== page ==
This week's senate hearings have provided exceptional real-time drama. In one powerful instance, Senator Dick Durbin (D-IL) confronted Judge Neil Gorsuch over a fresh Supreme Court decision that unanimously repudiated a Gorsuch ruling against a disabled child.
Things took a dramatic turn at the Senate Judiciary Committee's hearing on the confirmation of Judge Neil Gorsuch, the nominee for the Supreme Court seat that was stolen from President Barack Obama, and given to a man who is under FBI investigation.
Senator Dick Durbin (D-IL) was recounting Gorsuch's record of siding against disabled children, and he confronted Gorsuch with a unanimous ruling by the Supreme Court, handed down as the hearing was going on, which repudiated a Gorsuch opinion in Thompson R2-J School District v. Luke P.
That unanimous opinion in Endrew F. v. Douglas County School District, which Durbin quoted directly to Gorsuch, is about as direct a repudiation of the nominee as possible:
You asserted that, 'The assistance that IDEA mandates is limited in scope' end of quote, and that it only requires, 'The creation of an individualized program reasonably calculated to enable the student to make some progress toward the goals within that program.'
You also said, and I quote directly from your opinion, 'From this direction, we have concluded that the educational benefit mandated by IDEA must merely be more than the minimus.' End of quote.
This morning, the Supreme Court ruled on that standard that you established in the case. Here's what they said in the case of Endrew F. v. Douglas County School District, a unanimous decision by the Supreme Court, written by the Chief Justice: 'When all is said and done, a student offered an educational program providing 'merely more than de minimis' progress from year to year can hardly be said to have been offered an education at all. For children with disabilities, receiving instruction that aims so low would be tantamount to sitting idly awaiting the time when they were old enough to ‘drop out.’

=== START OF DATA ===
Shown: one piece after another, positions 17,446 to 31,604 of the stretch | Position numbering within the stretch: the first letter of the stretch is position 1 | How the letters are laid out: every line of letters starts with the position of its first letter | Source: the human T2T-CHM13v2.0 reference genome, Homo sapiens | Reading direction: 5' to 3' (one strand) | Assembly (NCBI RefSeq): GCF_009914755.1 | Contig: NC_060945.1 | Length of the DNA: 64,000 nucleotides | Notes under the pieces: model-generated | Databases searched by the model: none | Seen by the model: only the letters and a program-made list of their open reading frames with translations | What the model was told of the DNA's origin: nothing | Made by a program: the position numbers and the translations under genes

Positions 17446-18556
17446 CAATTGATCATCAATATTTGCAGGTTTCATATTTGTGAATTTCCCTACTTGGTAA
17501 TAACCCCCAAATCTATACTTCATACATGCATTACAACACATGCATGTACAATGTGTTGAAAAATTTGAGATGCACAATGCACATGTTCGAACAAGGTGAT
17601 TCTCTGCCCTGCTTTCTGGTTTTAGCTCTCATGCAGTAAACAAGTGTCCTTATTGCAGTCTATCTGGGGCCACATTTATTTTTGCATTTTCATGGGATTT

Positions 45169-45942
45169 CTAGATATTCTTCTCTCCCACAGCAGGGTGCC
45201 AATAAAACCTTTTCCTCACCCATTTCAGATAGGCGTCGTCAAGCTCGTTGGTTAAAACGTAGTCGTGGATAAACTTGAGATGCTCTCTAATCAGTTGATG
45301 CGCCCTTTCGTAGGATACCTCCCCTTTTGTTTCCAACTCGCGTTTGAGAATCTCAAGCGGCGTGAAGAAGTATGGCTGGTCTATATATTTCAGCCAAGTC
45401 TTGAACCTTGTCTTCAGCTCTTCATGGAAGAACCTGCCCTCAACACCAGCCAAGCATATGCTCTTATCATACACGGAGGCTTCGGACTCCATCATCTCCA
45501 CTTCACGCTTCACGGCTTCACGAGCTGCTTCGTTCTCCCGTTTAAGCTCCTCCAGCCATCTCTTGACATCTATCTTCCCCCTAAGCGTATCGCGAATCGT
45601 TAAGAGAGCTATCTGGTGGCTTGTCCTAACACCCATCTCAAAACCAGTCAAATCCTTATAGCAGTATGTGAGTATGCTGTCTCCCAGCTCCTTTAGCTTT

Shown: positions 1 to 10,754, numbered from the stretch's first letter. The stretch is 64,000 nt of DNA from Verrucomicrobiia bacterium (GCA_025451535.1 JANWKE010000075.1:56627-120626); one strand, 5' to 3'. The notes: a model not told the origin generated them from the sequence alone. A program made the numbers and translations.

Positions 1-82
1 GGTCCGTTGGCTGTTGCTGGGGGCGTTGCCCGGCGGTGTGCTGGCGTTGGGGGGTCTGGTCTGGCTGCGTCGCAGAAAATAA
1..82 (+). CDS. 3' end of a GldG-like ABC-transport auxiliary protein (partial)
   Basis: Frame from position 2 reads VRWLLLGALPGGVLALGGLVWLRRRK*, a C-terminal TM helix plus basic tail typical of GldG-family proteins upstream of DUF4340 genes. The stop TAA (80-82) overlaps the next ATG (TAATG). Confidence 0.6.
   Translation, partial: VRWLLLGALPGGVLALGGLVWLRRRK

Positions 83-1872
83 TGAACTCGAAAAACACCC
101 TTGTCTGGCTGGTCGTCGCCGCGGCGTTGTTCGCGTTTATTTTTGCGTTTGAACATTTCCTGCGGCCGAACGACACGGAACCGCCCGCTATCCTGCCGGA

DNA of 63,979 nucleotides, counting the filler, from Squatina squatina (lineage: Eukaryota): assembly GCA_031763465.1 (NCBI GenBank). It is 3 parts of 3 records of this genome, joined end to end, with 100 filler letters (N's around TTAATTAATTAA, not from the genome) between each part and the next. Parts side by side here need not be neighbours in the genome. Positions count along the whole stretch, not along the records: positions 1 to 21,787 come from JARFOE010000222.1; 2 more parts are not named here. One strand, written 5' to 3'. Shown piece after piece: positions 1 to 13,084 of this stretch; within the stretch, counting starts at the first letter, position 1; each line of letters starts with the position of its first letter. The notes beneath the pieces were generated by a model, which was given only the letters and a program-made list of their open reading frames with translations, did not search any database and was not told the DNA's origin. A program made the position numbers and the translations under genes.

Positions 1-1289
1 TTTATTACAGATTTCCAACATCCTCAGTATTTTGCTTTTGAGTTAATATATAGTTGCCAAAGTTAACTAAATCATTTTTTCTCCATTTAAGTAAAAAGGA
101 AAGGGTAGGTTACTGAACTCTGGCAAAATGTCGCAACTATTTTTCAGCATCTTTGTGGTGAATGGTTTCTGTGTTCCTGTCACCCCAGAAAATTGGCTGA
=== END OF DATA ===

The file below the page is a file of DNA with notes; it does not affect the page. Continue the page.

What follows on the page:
The Court went on to say, 'The IDEA demands more. It requires an educational program reasonably calculated to enable a child to make progress appropriate in light of the child’s circumstances.' It's a powerful decision.
Gorsuch responded by saying he was "wrong" to rule this way, but blamed precedent for his cruel ruling — precedent that the Supreme Court rejected unanimously.
In a statement, Senate Democratic Leader Chuck Schumer was clear about the implications:
President Trump’s Supreme Court nominee, Judge Neil Gorsuch, was unanimously rebuked today by the Supreme Court. The Supreme Court found that disabled students are entitled to substantially greater protections under federal law than Judge Gorsuch previously ruled they were. This is part of a continued, troubling pattern of Judge Gorsuch deciding against everyday Americans—even children who require special assistance at school. Fortunately, in this case, every single Justice on the court agreed that Judge Gorsuch was wrong.
And as Senator Al Franken (D-MN) also noted, this is even more reason to question Gorsuch's judgment.